One of the things I get asked about a lot is how to deliver a game on time and on budget. This means ‘spec-ing’ up a game as well as having the right tools, trying to avoid scope creep whilst making it fun. Then getting it to release without breaking the bank. Of course, it depends on the length and complexity of your title, the quality and scope of your tools, the size of your team and ultimately the severity of your taskmaster! However, whether you are a one-man-band or a small studio, certain rules and good practices apply.
I have listed my favorite 9 practices that I have used to help me deliver on time below:
- Keep the scope of the game as small as you can but keep it fun!
It’s important here not to short-change the end user. Whilst it is vital to keep the scope of the game down - this needs to be realistic. The game should be long enough to charge good money, but seem fun and good value for the end-user. It should allow you (the creator) creative expression, but be small enough to make and manage. Quite a balancing act.
Here I like to focus on two or three key mechanics and polish them well so the game-play feels good. This proves both the idea and the fun. Make it clear in a simple demo or level. Communicate the heart of what you are making, and what you want to offer the player.
- Use technical tools to make things easier and boost your production speed.
Download an existing game engine (Unity, Unreal etc), grab UI templates, batch your graphics and palettes where possible, plug in 3rd party physics and AI. Here you are trying to get a head start. There are a whole bunch of tools, engines, templates, and examples out there that can be used for your game. Thankfully, there is no need to re-invent the wheel and write all your code from scratch. Some game engines even come with templates of full game examples built-in and they supply the source code for free! These tools speed up asset creation, give you a starting code base. You have an edge if you can focus on your gameplay and the fun!
- Farm out what you can, particularly time-consuming, expensive, repetitive tasks.
Recently I have been outsourcing portions of development. With the right external team, you are able to get game assets made quickly, at reasonable prices. You don’t have to manage a large team in-house either. It’s very important to look after a good team, pay them well and negotiate fairly with regard to change control but also if they deliver late or incorrectly they will fix the problems on their own dollar, at no cost to you.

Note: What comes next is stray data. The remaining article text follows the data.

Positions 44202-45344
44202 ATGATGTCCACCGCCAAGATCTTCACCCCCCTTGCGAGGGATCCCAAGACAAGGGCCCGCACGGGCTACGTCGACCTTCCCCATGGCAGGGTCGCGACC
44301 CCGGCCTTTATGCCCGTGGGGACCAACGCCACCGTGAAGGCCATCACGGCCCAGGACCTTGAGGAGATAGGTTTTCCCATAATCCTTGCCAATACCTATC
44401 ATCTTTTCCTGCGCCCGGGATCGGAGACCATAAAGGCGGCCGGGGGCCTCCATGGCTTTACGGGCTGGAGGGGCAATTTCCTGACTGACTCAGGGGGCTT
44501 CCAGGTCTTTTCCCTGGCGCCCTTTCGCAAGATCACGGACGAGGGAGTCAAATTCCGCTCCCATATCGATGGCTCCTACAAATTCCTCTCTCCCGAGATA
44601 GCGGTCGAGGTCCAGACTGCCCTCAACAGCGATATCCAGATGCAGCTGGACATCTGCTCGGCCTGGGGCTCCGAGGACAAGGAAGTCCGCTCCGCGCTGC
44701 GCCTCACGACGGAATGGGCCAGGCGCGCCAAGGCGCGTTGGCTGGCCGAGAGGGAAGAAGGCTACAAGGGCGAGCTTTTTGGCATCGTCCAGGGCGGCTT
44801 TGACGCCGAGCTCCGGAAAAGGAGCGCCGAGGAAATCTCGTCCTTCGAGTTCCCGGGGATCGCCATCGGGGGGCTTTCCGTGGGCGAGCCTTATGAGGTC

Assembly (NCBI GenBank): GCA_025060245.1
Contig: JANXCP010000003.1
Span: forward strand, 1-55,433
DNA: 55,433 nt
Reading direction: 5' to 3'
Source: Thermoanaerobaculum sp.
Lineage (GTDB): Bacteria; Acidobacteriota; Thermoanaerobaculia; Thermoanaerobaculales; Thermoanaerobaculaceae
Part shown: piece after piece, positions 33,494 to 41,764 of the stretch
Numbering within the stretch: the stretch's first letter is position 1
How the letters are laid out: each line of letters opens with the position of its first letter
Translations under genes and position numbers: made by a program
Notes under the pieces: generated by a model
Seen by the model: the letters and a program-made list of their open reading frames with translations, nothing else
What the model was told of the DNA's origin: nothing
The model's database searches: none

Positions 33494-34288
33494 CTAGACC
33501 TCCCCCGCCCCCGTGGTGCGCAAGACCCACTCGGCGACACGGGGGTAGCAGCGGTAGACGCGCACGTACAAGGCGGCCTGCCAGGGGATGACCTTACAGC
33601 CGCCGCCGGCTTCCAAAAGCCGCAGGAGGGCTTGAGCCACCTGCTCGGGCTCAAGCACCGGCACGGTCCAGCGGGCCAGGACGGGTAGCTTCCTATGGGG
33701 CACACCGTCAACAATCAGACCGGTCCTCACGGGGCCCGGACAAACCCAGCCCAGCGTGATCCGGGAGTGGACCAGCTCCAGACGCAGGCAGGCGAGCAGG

- Map out a production plan and development pipeline.
It’s really important to have a plan. Detailed milestone deliverables, both game and technical designs and a production plan for the process. Even if you don’t stick to the plan, it gives you a framework, an overview and an idea of the scope of the game. You’ll also need an asset repository, project management tool and a backup system. If you have a paying client or publisher for your game, the more descriptive the milestone deliverables, the better as it makes things clear for everyone.
5. Design levels for re-use but without losing fun!
Some genres really lend themselves to level reuse; for platform games, for example, objects can be rearranged, hazards and obstacles re-ordered. Gameplay can be made faster and progressively more difficult in code, tiles can be re-colored and reused. In some games, the terrain can be procedurally generated and populated. Multiplayer games (e.g. Battle Royale) rely on the players themselves to generate the replay-ability. Whatever your game genre, try and think creatively to reuse and repurpose without the losing fun and your originality.
- Once you’ve got your game-play and fun right then build out the rest.
Before making a whole bunch of levels, establish the core mechanics and make sure the game ideas on paper are as playable and repeatable as you’d like in a demo or prototype. Polish the prototype mechanics as close to final as you can before embarking on further levels You don’t want to be doing this at the end of the dev. Believe me, as down that dark path, you can end up with a 3D walk-through instead of a fun game. If you can make something with a ‘Wow’ factor right up-front, your publisher/funder/supporters and team will be instilled with confidence for the project going forward.
- Avoid Scope Creep!
This can be a tricky thing to do if you have a paying client as there can be ambiguity when arguing who is responsible for game content. Negotiate and renegotiate with your client. Let them pay for the scope creep. Make sure your milestones are clear and descriptive. Any additions should then hopefully be obvious. If you don’t have a client and will self-publish then unless the feature is going to add significant units to your sales then save those extras for version 2.0!
- Remember in the games business, Christmas is in August!
If your game is due out for Thanksgiving and Christmas, you need to make sure your game is finished by the end of August of that year. That gives time for a soft release, feedback, polish, and patching. As a professional developer, you will of course been marketing the game already but a final marketing push for launch should be undertaken here too.
- Once again, don’t forget the fun.
Just what is the aforementioned elusive ‘Wow factor? I think it is a game that, for starters has a unique mechanic or idea that resonates with the audience. It must play well, look good and feel right in your hands. The camera, narrative, and GUI should support a main experience. The game should be fun to play with and be very hard to put down. Open and end each level with a bang! If you focus on these elements, generate ease and fun and avoid the grind, you could have a hit on your hands……
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